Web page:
In Jing’an, there was a person named Shu Si. He had always been fond of boxing and martial arts since childhood. He studied with several different masters, but he gave up every practice halfway through because he could not grasp the higher level essence of the arts.
Later on, he heard about the fame of Master Gan Fengchi, so he left for Jinling City, (now known as Nanjing), the ancient capital of the Six Dynasties, to study martial arts with him. Legend says of Gan: “With his internal powers, he could dissolve a metal container held in the palm of his hand and the water in the container would flow through his fingers.”
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One day, Shu Si followed his new teacher with the other students on an outing along Jinling’s streets. As they walked down the street, they came across a woodcutter carrying a large bundle of firewood. A branch from the firewood accidentally ripped through the shirt of one of Gan Fengchi’s students.
The woodcutter turned around and saw that the man’s shirt was torn. He felt sorry and quickly apologized. During that time, Gan Fengchi was of old age and he became irritable and bad-tempered all too easily.
Gan would not accept the woodcutter‘s apology and wanted to teach him a lesson for daring to talk back
Gan Fengchi raised his hand and slapped the woodcutter on the face. The woodcutter put down the firewood and said to Gan Fengchi: “Gentleman, you are so unreasonable! My firewood accidentally cut your man’s shirt, and it was not intentional. Besides, I have already compensated you, right? I have already apologized. Why do you still hit me?”
Gan Fengchi took insult at the woodcutter’s response. With the strength of his palm, a slap in the face would have knocked any opponent to the ground, but the woodcutter did not even flinch.
Seeing that the woodcutter dared to talk back to him, he became more heated and bad-tempered and raised his fist to hit the woodcutter again. Surprisingly, before Gan’s fist reached the woodcutter, he himself fell to the ground with a thump. Gan Fengchi’s students were both startled and taken aback. They dared not move forward until they saw the woodcutter pick up the firewood and leave.
Know the higher level kung fu
When Shu Shi saw the encounter unfold right in front of his eyes, it opened up his horizons. Through their display, the foundation and cultivation difference between the two masters (Gan Fengchi and the woodcutter) was obvious and it could be seen that there is a big difference between the sky and the mud, the higher level and lower level kung fu.
After the other students picked up Gan Fengchi, they left, while Shu Shi quietly turned around and hurriedly chased in the direction of the woodcutter. After a while, Shu Shi saw the figure of the woodcutter who was walking ahead, so he followed slowly, not too far and not too close. The woodcutter finally left Jinling City and walked a few more miles before he arrived at a remote small mountain village. There was a dilapidated thatched hut at the head of the village, and the woodcutter put the firewood outside the door and went in.
Shu Shi quickly stepped forward, and when he reached the door of the hut, he knocked, knelt down, and at the same time, loudly begged the woodcutter to accept him as his student.
When the woodcutter heard a loud sound, he was surprised to see a man kneeling at the door, so he asked: “Who are you?”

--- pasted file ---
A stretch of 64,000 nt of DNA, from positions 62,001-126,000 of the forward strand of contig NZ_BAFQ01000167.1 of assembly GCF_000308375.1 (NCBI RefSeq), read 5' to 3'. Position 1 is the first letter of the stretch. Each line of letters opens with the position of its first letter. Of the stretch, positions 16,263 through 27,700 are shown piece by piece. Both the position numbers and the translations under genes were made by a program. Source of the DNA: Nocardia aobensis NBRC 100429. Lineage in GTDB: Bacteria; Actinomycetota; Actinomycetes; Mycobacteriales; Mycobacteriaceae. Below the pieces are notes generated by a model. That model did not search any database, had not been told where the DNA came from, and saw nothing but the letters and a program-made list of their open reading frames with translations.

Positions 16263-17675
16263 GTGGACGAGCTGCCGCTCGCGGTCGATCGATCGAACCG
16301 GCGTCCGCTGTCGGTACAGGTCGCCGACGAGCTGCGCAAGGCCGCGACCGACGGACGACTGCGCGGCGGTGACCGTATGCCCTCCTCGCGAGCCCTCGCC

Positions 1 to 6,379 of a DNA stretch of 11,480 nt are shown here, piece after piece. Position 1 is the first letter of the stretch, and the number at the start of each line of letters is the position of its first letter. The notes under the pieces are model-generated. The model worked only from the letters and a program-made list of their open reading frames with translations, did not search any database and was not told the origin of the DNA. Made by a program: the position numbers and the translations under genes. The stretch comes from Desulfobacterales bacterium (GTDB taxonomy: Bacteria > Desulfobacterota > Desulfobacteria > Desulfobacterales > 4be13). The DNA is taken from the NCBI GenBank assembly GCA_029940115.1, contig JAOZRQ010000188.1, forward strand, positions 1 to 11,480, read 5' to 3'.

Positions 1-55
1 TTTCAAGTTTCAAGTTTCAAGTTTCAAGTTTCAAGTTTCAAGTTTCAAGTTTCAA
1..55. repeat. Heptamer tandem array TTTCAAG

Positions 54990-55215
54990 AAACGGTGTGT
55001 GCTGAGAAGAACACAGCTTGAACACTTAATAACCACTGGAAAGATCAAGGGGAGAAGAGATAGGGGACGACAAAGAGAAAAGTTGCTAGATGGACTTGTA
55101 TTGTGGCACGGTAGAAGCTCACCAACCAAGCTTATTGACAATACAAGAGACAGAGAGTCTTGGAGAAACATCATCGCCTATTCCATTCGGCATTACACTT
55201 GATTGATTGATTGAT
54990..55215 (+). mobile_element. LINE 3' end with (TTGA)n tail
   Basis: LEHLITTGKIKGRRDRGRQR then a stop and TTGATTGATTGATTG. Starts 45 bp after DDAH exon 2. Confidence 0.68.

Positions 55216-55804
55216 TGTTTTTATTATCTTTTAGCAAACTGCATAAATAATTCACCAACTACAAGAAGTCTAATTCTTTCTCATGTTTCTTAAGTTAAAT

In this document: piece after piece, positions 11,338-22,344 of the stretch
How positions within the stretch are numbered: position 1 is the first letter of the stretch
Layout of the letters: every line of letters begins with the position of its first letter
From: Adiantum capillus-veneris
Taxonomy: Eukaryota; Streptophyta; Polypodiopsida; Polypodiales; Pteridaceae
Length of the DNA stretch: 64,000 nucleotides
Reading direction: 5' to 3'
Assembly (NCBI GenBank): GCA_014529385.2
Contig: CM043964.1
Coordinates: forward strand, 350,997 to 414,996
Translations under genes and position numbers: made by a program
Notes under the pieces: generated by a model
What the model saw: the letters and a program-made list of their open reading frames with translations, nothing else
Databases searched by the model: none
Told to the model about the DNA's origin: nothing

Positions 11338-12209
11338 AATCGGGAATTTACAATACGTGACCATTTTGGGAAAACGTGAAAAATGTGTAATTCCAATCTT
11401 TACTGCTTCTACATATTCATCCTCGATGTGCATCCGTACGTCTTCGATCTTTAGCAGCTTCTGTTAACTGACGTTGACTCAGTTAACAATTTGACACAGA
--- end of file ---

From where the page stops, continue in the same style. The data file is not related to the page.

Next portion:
Shu Shi replied: “It was my teacher that you knocked down to the ground just now. My name is Shu Shi. I know that your kung fu is a higher level than that of my teacher, so I left him to join you, wanting to pay my respects and bow to you as my teacher.” The woodcutter did not say a word, just sneered a few times, closed the door, and did not come out again.
Shu Shi would not give up
Shu Shi did not give up and wandered about outside the woodcutter’s hut. At this time, a man came out from a neighboring house. Shu Shi hurriedly went forward to chat with the man and inquired about the woodcutter.
The man told Shu Shi: “This is a new household. They have just moved in from another place, and we do not know what their family name is. The son is very filial. He goes out every day to chop wood, and exchange it for food for his old mother. There are only two of them in this household.”
After Shu Shi had finished listening to the man, he thanked him and went back to the city. Early the next morning, Shu Shi returned and hid behind some bushes not far from the woodcutter’s hut. He watched wide-eyed for any movement from the hut. After a while, the woodcutter came out with a machete and rope and left to chop wood.
When the woodcutter was far away, Shu Shi got out from behind the bushes and came to the hut. He first bowed to the woodcutter’s old mother, and took out 100 taels of silver from his satchel, saying that it was a gift for the elderly lady’s birthday. Although the woodcutter’s mother was old and her movements were slow, she was not confused. She watched this stranger come into her hut, bow to her, and then offer her 100 taels of silver. She was greatly surprised and refused to accept the silver.
Shu Shi related to her about his life experience and the purpose of his coming there. He begged the old lady to intercede for him so that he could pay his respects and bow to her son (the woodcutter) as his teacher. The woodcutter’s old mother was finally moved by Shu Shi’s sincerity and agreed to help him.
When the woodcutter returned from his work, the mother told him about Shu Shi’s sincerity. The woodcutter, being a filial son, after hearing what his mother had to say, finally changed his mind. He told Shu Si: “Although I have some skills, I will try my best to impart my skills to you, but you cannot call me ‘teacher.’ You and I will only address each other as brothers in the future.” Shu Shi nodded in agreement.
See Part 2 here.
Translated by Chua BC